Clay Allsopp, a San Francisco-based software developer, has launched Blinklink – an experimental website that lets visitors create disappearing links on social network Twitter. Blinklink is inspired by Snapchat – a mobile platform favoured by teens that lets users send temporary images that self-destruct within 10 seconds.
We recently learned that Snapchat supposedly rejected a jaw-dropping $3 billion offer from Facebook earlier this year, and now a new rumor has surfaced claiming the startup also rejected a $4 billion dollar bid from Google.
Facebook, which declined to provide more current numbers, says more than 75 percent of its video views come from mobile devices. Snapchat is available only as a mobile app, so all of its 4 billion views come from smartphones and tablets. Snapchat currently outpaces Facebook by about 1 billion daily views on mobile, according to the latest figures.
A 24-year-old forensics examiner from Utah has made a discovery that may make some Snapchat users think twice before sending a photo that they think is going to quickly disappear. Richard Hickman of Decipher Forensics found that it’s possible to pull Snapchat photos from Android phones simply by downloading data from the phone using forensics software.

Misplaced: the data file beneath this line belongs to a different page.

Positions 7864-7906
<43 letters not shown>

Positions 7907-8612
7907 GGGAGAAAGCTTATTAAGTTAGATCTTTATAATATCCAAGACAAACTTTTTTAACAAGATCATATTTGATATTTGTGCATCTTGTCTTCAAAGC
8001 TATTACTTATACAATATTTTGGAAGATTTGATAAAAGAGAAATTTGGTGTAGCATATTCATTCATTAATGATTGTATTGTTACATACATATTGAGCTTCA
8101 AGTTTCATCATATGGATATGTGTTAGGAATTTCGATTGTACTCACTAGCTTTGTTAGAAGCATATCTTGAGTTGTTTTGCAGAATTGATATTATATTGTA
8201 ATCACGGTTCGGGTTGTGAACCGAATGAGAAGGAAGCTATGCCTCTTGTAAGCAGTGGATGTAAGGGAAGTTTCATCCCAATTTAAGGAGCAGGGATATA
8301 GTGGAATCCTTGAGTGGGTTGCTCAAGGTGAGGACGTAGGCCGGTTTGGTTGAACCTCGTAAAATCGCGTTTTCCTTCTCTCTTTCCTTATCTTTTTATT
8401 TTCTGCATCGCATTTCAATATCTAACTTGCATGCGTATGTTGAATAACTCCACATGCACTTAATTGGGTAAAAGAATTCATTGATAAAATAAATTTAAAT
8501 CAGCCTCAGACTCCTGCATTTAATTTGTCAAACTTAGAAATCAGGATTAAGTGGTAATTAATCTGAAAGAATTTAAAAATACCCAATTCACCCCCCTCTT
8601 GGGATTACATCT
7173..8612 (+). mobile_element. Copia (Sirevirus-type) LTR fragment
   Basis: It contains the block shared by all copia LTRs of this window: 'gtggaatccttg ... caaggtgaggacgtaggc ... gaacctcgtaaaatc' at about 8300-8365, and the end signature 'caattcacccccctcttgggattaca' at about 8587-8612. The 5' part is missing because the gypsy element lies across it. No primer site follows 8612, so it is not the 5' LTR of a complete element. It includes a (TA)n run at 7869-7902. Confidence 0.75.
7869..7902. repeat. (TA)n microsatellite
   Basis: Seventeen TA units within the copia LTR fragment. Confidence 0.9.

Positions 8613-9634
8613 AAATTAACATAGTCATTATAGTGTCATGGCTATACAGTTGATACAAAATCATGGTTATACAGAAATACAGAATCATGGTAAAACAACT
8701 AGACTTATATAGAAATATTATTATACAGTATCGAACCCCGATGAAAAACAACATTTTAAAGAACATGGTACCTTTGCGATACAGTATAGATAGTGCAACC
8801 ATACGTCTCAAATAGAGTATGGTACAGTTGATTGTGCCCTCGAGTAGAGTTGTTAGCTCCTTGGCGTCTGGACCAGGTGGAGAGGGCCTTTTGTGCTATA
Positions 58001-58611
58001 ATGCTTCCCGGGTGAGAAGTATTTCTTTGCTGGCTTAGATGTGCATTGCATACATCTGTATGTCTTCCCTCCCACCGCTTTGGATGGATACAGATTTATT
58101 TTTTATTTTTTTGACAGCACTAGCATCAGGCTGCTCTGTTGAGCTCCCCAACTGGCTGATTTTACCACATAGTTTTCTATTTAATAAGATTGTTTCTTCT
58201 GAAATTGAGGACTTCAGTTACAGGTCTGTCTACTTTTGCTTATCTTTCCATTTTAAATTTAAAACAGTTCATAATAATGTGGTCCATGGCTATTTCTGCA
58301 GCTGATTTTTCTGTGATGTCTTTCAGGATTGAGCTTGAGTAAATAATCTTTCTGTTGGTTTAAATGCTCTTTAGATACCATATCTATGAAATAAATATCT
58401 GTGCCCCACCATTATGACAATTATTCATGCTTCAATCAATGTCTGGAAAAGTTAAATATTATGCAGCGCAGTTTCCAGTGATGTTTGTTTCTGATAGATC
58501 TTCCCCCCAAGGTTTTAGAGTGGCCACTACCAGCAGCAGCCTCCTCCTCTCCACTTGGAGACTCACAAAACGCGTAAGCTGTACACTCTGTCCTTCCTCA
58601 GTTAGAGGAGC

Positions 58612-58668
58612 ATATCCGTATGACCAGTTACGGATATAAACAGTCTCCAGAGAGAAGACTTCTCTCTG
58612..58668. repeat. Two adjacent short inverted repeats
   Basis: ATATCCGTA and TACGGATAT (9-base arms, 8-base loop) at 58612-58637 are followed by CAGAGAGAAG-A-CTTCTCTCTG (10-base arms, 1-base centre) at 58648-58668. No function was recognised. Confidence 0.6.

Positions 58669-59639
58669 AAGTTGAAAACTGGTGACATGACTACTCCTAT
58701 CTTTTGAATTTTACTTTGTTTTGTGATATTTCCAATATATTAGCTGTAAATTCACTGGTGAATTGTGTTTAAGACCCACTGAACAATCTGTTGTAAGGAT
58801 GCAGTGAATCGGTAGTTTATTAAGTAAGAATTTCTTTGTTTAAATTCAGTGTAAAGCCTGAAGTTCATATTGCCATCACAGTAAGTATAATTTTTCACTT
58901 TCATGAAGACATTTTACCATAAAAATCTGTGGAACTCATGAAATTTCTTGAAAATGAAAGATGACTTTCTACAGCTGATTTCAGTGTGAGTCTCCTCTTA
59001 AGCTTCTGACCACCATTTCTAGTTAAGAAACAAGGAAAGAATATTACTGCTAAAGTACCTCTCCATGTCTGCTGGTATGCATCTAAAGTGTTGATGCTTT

Snapchat, the developer of a popular mobile messaging app, has agreed to settle Federal Trade Commission charges that it deceived consumers with promises about the disappearing nature of messages sent through the service.
Spiegel said onstage today at the Code Conference that Snapchat has close to 100 million daily active users “in developed countries.” Spiegel also said that Vodafone has attributed 75 percent of its customers’ upload bandwidth usage in the U.K. to Snapchat.
Snapchat recruiting: Colleges take up ‘snapping’ to reach prospective students. New York University’s Stern School of Business also has its own Snapchat account that anyone can follow regardless of their proximity to campus. Potter said this account helps prospective students see that, although New York University is a large school in an urban area, individual voices are still heard.
Mobile messaging company Snapchat is launching a new service that lets users send money to each other, in a partnership with online payments company Square.
The service, dubbed Snapcash, allows Snapchat users to link their debit cards to their account.